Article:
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“If You Can’t Beat ‘Em?” Philippians 1: 12-14 Key verse(s): 14:“Because of my chains, most of the brothers in the Lord have been encouraged to speak the word of God more courageously and fearlessly.”

If you can’t beat ‘em, join ‘em! We’ve all said it at times when it just seemed hopeless and there was no other way to cope other than relenting and giving in to the problem. Back in the late 1940’s the extensive system of railroads that criss-crossed the United States found themselves in just such a situation. For over a century rail had been not only the way to ship goods between towns and cities, it was about the only safe, secure and fast way to travel as well. In the early part of the last century it appeared to most who owned, operated, worked-on and used the over a million miles of steel rails in this country that the future of the railroad would go on forever. The automobile was but as decade or two old and it was prone to mechanical failure, prone to slow speeds and, most of all, relegated to a poorly constructed network of antiquated wagon paths turned into muddy highways. Although several companies were manufacturing trucks, none were designed to go the long haul. Trucks were simply ways of moving things around in town and carting goods to the, of course, rail head. Air travel was primitive at best with little or no goods shipped by air with the exception of the mail. And since air travel was fairly dangerous and expensive, it offered little competition to the burgeoning rail lines of America.

Then in 1906 something called the Lincoln highway went on the drawing boards. The dream of a few visionary believers in the future of over-the-road travel and commerce, the idea was to link New York City with Chicago via a paved highway over over 1,500 miles. It took over a decade to build and some segments of it were little more than repaved country lanes. Nonetheless, as World War I swept through Europe, cars and trucks began sweeping from the New York to the midwest in the incredible time of only eight to nine days. By the mid-1920’s the Lincoln Highway was connected to the Los Angeles and the west coast of the United States by U.S. Route 66. From these two pioneering roadways, a network of U.S. and state highways, county road and eventually metropolitan freeways quickly developed. By 1938, for the first time in nearly a century and a half, more fright was being hauled by truck than by rail. And, by 1948, more people were traveling interstate by automobile than by passenger train. Even air freight threatened the very existence of rail by the early 1950’s. It seemed the future of rail freight as well as travel was in grave doubt.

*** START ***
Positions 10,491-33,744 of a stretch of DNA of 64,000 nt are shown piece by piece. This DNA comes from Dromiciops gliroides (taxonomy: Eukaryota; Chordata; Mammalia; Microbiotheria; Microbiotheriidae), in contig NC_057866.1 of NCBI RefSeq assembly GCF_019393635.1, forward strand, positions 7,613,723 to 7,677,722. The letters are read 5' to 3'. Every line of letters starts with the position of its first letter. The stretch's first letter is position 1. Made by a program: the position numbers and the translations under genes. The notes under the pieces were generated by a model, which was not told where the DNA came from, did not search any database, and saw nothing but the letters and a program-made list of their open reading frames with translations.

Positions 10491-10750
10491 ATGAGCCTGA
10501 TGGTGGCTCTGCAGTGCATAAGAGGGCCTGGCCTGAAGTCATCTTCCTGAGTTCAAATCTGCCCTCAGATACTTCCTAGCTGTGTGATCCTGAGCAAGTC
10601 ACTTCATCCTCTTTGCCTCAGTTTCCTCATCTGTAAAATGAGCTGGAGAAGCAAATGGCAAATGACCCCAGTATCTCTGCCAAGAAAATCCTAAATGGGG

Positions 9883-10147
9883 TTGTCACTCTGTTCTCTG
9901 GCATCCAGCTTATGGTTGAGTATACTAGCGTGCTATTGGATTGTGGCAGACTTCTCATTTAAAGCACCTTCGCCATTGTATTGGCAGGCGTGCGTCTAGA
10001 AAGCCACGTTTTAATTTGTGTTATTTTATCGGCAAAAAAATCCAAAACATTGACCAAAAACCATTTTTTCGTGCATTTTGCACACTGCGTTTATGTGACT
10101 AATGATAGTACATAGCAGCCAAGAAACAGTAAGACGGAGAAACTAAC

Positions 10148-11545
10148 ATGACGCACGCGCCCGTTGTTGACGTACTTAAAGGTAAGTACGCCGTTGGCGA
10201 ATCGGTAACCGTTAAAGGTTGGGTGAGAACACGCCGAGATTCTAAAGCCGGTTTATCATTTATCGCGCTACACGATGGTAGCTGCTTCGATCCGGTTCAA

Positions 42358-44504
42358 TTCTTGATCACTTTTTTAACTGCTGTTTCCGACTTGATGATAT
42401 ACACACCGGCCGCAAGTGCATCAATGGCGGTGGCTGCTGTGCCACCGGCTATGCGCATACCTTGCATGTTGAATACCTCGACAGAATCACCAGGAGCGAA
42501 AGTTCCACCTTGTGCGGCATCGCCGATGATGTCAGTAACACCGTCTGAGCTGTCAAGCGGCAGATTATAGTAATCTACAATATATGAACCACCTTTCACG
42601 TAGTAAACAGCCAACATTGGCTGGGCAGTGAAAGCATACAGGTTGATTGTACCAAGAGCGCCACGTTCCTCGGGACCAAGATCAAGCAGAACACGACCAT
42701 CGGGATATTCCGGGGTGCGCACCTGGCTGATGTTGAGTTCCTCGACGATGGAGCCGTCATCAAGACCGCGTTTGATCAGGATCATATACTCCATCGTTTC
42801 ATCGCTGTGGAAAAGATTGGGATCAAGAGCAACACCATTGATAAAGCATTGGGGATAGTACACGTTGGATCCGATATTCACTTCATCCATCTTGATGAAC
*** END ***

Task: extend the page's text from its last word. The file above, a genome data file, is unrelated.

But the major rail lines refused to accept their own demise. Convinced that they could still compete with the ever-widening network of interstate highways and large full-service air ports, they began to see what had been viewed as a threat as a beckoning opportunity. For too long rail service had been focused on inter-city linkages and not interstate connections. As the railroads developed in the 1800’s, they followed a very parochial pattern of growth. Every city or at least portion of a state had its own railroad meaning that hundreds of thousands of lines of track were independently owned and, therefore, not available for easy pass-through traffic by a rival rail shipper. Seeing an opportunity to buy-out the little guy and merge many of the less than competitive lines, a handful of major railroads began to build a smooth system of long-haul, interstate rail lines. National railroads finally found their niche and by the 1970’s many had once again become profitable as long-haul, freight and passenger services. What had been a threat to their very existence turned out to be the very opportunity that saved them.

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